Fifth news item

"You've Got to Sleep With Your Mum and Dad" is now available on Amazon. Childhood angst, marathon swimming, international exploitation and the threat of impending pinniped intimacy. on 2014-08-13
Read more »

Fourth news item

Have a look at my page on Amazon. Still plenty of summer left for challenging literature. on 2014-08-13
Read more »

Third news item

Check out my Amazon Kindle page. 'The Baby Who Killed People for Money' is now available. An utterly charming child with a unique and lucrative skill. A father with no defence against his daughter's impulses. Would you take your little girl around Europe for a spot of murder tourism? Of course you would. on 2014-06-30
Read more »

Second news item

My story on the Tate gallery website on 2013-11-11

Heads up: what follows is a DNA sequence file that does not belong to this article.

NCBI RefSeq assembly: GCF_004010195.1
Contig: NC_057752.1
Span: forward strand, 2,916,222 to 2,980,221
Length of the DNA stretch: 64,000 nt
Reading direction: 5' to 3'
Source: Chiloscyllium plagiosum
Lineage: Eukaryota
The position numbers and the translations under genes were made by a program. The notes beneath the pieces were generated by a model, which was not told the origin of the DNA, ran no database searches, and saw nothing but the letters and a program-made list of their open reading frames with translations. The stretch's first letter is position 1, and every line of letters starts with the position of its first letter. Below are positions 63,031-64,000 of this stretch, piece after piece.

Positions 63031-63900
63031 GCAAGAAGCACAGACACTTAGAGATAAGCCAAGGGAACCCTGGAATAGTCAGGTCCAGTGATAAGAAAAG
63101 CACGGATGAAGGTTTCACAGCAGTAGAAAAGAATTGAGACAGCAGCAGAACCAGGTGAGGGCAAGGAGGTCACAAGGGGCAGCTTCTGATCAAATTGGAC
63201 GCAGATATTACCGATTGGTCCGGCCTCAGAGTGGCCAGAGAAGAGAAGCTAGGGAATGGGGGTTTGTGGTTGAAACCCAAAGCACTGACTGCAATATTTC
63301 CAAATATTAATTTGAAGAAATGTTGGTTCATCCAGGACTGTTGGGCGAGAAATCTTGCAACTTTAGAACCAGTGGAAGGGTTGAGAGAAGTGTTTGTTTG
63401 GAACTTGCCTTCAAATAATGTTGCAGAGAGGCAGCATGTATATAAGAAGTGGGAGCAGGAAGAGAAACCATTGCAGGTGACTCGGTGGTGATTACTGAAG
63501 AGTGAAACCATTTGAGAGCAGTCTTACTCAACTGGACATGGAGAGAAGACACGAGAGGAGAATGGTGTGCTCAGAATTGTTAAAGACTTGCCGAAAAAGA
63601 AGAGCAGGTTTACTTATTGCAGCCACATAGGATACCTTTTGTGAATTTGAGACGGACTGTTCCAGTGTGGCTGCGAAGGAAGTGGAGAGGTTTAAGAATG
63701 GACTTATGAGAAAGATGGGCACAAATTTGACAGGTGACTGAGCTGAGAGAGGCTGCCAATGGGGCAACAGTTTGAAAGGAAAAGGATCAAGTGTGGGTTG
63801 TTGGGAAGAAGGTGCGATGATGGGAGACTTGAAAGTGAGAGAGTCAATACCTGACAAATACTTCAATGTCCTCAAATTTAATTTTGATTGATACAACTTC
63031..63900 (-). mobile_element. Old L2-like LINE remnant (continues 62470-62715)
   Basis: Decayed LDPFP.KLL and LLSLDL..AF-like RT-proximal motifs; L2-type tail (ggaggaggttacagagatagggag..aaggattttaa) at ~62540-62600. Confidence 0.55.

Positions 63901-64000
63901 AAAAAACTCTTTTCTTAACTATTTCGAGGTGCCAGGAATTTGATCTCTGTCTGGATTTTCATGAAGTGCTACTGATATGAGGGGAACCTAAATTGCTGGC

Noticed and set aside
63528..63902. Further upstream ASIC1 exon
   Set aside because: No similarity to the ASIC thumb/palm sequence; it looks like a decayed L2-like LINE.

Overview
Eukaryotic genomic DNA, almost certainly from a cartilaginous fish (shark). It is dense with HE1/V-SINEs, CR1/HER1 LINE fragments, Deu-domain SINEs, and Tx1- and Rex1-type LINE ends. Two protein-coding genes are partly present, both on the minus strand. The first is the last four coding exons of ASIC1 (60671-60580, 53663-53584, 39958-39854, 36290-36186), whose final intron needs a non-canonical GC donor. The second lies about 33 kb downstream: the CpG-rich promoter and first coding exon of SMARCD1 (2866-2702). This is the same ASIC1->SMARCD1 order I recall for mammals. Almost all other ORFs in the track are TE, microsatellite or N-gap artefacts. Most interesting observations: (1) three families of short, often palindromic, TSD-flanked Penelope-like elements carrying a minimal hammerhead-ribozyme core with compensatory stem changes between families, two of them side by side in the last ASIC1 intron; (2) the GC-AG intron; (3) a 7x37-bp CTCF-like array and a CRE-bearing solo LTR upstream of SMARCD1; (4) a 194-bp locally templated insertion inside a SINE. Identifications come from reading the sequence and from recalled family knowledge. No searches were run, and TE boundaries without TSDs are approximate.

Read more »

First news item

A Thousand Natural Shocks An anthology that includes two of my stories. Available now at Amazon. on 2013-11-11
Read more »
April 2014
« Mar   May »

Archive for April 10th, 2014

Posted April 10, 2014
  Posted by in Uncategorized

This post comes after the one about driving a Bedford truck with a garage on the back.

Getting the chickens from Murray Bridge was a simple matter. I drove the hundred miles down, picked up a cardboard box that made scratching and cheeping sounds, and drove back.

Introducing the chickens to the students was fun. Each chick imprinted onto one kid. Later, any pupil could go into the chicken shed and call his or her chick, even when it was twenty times the size tha it had been during the introduction.